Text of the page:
Slow motion scenes in movies are widely used for comedic or dramatic emphasis these days, but back in the early days of slow-mo it was actually a pretty advanced scientific tool. A physiologist named Etienne-Jules Marey pioneered the field of scientific slow motion photography with his revolutionary method that laid several celluloid prints atop one another to show the motion of a moving subject.
Marey’s method involved using the peculiar device above, which was called a chronophotographic gun, from 1882 on. The gun recorded 12 frames per second on the same picture, resulting in a single picture that captured several phases of the subject’s movement. In this way, Marey studied the movements of humans, horses, cats, dogs, and a host of other animals and insects.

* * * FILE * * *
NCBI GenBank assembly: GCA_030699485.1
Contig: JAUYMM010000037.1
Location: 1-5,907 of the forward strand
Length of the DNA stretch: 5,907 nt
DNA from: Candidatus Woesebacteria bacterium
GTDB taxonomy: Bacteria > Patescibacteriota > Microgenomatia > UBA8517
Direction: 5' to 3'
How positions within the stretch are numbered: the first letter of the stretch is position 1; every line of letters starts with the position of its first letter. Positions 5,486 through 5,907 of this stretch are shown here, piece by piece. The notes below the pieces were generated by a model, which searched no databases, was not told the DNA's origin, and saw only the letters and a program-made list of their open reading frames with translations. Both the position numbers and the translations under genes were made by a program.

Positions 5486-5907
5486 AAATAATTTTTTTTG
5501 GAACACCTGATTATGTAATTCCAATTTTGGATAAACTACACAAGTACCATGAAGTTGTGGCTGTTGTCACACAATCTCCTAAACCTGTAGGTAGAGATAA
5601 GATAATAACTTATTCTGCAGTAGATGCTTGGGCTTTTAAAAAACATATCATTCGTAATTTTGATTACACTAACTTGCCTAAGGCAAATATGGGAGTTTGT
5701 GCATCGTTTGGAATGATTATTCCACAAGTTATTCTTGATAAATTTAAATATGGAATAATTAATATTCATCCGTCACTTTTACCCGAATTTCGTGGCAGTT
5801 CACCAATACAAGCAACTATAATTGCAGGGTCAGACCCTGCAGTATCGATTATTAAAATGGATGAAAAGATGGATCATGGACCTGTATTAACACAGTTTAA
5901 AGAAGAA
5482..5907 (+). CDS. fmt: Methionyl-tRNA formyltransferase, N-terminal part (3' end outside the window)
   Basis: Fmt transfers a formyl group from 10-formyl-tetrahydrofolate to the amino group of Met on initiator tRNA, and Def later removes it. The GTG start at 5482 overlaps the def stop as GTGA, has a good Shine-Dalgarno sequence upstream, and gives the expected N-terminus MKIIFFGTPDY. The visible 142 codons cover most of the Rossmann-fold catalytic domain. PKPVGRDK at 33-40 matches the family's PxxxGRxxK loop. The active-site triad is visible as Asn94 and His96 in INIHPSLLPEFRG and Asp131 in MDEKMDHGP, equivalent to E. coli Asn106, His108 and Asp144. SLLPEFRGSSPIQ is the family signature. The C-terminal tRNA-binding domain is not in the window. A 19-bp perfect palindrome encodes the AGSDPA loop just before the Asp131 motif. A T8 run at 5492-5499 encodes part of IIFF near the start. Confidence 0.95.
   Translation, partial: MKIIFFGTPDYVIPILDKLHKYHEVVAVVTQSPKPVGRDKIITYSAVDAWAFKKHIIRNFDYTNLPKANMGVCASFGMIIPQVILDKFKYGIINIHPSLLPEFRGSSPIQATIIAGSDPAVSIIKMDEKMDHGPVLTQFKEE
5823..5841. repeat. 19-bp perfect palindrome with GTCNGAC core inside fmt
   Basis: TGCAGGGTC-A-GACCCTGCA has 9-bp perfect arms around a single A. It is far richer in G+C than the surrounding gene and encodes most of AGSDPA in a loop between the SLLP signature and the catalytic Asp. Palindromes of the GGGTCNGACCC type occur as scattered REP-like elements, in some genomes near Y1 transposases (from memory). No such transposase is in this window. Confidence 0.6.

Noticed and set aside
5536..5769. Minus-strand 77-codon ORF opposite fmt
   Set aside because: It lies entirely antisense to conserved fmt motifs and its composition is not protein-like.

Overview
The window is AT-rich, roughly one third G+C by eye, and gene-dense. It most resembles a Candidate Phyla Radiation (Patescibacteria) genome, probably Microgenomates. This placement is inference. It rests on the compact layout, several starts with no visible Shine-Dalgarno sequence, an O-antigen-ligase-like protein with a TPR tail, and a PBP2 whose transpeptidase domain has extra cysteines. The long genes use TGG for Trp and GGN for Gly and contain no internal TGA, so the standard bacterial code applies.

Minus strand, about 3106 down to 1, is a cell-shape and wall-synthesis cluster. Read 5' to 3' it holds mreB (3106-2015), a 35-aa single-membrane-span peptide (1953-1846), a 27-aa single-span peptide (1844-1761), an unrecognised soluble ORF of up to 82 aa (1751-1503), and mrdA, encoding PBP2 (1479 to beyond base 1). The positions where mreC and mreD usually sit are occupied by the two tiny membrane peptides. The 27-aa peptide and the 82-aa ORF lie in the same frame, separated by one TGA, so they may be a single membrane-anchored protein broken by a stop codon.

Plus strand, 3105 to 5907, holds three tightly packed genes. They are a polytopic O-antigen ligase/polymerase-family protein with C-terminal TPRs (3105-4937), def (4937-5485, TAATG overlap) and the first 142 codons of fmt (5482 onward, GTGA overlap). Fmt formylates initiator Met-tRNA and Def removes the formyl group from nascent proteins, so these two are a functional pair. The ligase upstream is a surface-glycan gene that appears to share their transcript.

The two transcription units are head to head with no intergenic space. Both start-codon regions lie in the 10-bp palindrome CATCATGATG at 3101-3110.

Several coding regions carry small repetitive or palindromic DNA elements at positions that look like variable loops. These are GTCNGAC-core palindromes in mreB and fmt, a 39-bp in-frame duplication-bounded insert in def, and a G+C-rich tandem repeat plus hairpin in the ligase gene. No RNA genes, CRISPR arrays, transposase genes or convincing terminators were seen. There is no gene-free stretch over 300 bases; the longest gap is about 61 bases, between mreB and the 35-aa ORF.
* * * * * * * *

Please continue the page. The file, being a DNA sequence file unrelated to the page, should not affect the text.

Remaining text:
For the first time, scientists were able to view the detailed movements of many different creatures. Marey’s work revealed to the world that every artistic depiction of a horse’s running before that time was inaccurate, as no one had previously been able to record the exact movements. Marey’s multi-frame photography proved that for a very brief moment, galloping horses have all four hooves off of the ground – a revelation which flew in the face of common belief.
Later in his life, Marey’s attention turned toward the emerging field of cinematography. He is widely regarded as a pioneer in the field, but his chronophotography work has been all but forgotten by the public at large. Even today, with so many other methods available to us to study the locomotion of living things, these images are absolutely striking.